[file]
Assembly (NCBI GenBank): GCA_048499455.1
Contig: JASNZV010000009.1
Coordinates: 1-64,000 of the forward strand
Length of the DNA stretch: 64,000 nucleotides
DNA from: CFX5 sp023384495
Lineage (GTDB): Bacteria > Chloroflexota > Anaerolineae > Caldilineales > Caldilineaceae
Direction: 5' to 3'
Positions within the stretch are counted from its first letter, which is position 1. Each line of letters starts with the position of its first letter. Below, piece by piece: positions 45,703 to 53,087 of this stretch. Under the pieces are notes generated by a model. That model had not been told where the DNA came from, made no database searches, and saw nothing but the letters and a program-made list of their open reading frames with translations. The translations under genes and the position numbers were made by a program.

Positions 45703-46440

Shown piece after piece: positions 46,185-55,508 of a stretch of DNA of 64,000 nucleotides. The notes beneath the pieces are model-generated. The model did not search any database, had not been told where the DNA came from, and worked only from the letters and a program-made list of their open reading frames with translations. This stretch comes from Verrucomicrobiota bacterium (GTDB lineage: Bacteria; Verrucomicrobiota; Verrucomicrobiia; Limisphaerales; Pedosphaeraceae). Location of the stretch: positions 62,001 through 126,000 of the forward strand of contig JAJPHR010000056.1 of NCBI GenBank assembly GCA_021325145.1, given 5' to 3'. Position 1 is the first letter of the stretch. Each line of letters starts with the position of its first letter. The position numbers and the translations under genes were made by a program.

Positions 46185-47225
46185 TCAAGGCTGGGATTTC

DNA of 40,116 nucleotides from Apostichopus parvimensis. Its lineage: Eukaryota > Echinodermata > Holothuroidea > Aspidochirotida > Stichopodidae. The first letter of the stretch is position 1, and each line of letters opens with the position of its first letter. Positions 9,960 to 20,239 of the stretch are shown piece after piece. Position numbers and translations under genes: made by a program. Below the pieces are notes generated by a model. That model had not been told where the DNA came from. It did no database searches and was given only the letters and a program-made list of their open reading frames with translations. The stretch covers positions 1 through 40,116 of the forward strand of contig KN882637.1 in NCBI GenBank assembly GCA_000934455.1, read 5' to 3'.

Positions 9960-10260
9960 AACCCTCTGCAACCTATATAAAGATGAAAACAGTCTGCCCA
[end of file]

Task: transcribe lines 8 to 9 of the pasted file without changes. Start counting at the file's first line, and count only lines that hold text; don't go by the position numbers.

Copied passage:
Positions within the stretch are counted from its first letter, which is position 1. Each line of letters starts with the position of its first letter. Below, piece by piece: positions 45,703 to 53,087 of this stretch. Under the pieces are notes generated by a model. That model had not been told where the DNA came from, made no database searches, and saw nothing but the letters and a program-made list of their open reading frames with translations. The translations under genes and the position numbers were made by a program.

Positions 45703-46440